Guidelines for business dress
Business dress in the Netherlands is fairly conservative, but it depends upon the profession.
In the financial industries [perhaps the most conservative of all], most businessmen wear dark suits, muted ties, and white shirts; women typically dress in dark suits and white blouses. Expect to wear the same clothes when invited to dinner.
Some professions [mostly related to consumer products, IT and arts] allow very informal dress. Quite a few executives save their ties and jackets for outside the office.
As in many countries, Dutch men remove their jackets when working. Follow their lead.
In certain industries, you may be surprised to find that the higher a person’s rank, the more informally he or she is permitted to dress. For example, in some offices, you may find the sales clerks in suits and the boss in jeans and a sweater.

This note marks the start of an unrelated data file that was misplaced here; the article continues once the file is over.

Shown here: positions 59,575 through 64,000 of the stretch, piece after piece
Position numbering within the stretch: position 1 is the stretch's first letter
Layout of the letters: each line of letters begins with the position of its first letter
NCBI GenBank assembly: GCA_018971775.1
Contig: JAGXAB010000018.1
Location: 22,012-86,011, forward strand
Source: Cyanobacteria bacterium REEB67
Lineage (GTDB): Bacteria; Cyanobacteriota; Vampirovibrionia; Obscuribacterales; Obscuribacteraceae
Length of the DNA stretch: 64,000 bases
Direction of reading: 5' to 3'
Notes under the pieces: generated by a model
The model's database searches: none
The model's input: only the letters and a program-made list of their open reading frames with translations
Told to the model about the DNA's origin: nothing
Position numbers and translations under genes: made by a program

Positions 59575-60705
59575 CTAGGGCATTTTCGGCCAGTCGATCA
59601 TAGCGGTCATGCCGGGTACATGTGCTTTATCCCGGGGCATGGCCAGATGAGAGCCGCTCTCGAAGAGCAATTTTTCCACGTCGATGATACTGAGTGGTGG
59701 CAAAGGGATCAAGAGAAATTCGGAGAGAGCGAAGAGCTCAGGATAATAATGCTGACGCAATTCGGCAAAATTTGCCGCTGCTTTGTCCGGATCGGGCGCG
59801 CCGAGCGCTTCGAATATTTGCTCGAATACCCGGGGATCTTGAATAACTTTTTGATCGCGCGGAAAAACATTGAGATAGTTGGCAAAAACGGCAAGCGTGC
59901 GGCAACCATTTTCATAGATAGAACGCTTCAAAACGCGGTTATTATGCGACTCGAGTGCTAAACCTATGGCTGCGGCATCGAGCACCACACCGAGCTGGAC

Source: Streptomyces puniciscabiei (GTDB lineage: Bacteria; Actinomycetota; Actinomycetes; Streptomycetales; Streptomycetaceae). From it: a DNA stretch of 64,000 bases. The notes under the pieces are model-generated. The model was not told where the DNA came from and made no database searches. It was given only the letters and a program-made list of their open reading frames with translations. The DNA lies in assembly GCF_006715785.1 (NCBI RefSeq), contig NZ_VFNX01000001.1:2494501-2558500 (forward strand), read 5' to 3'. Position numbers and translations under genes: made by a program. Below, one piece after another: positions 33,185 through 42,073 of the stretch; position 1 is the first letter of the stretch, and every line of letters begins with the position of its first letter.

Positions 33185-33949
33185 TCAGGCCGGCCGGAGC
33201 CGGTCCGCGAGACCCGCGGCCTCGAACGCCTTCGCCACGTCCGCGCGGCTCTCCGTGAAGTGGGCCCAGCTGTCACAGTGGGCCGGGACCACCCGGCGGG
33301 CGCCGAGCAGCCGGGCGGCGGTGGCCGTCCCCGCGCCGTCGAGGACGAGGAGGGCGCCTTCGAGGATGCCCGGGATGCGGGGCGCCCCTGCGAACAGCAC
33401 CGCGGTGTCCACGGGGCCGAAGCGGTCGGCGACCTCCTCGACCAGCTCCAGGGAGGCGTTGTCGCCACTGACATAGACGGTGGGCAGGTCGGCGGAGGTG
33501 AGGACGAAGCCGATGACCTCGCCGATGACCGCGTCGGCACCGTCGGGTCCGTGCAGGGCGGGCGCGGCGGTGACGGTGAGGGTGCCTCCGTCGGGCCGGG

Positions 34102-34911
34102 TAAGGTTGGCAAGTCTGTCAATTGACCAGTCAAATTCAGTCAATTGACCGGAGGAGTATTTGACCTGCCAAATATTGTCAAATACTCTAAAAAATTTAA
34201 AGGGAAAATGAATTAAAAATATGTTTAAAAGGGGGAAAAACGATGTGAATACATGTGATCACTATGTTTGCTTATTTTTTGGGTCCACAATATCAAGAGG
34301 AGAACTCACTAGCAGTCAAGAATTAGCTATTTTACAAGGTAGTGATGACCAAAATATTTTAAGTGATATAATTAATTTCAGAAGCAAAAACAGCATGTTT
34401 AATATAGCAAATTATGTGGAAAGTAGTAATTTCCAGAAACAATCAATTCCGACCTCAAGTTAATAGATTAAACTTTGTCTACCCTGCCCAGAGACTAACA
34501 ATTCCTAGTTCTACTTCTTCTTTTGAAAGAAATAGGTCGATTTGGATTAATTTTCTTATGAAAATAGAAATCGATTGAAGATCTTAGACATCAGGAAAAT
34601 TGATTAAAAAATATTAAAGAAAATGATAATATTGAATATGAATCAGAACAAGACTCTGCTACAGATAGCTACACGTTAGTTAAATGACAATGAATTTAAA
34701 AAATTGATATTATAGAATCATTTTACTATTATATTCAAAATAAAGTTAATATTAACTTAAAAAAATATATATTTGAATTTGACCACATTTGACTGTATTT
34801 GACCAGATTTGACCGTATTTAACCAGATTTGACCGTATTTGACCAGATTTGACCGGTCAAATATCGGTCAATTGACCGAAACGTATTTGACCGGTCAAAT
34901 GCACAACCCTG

Because of the stress on egalitarianism in this society, the wealthier and more successful a Dutch executive becomes, the more he or she must make an effort to maintain an ordinary appearance. Generally, the wealthy do not wear beautiful designer clothes [at least not immediately visible as such].
Generally, being pragmatic, the Dutch like to dress informally. You’ll observe that in some industries, very few men wear suits. A more popular ensemble consists of gray flannel trousers with a sports coat–which can often be worn even when attending a dinner. If you opt for this look on a more formal dining occasion, such as at the home of a boss or other superior, wear a tie. Whenever you’re in doubt, the best policy is to call ahead and inquire about the dress requirements.
Dressing up is permissible on appropriate occasions. A tuxedo for men and an evening gown for women may be expected for formal parties, dinners, or an opening night at the theater.
Casual wear is essentially the same as in the North America. Shorts, however, are acceptable only when jogging or hiking.
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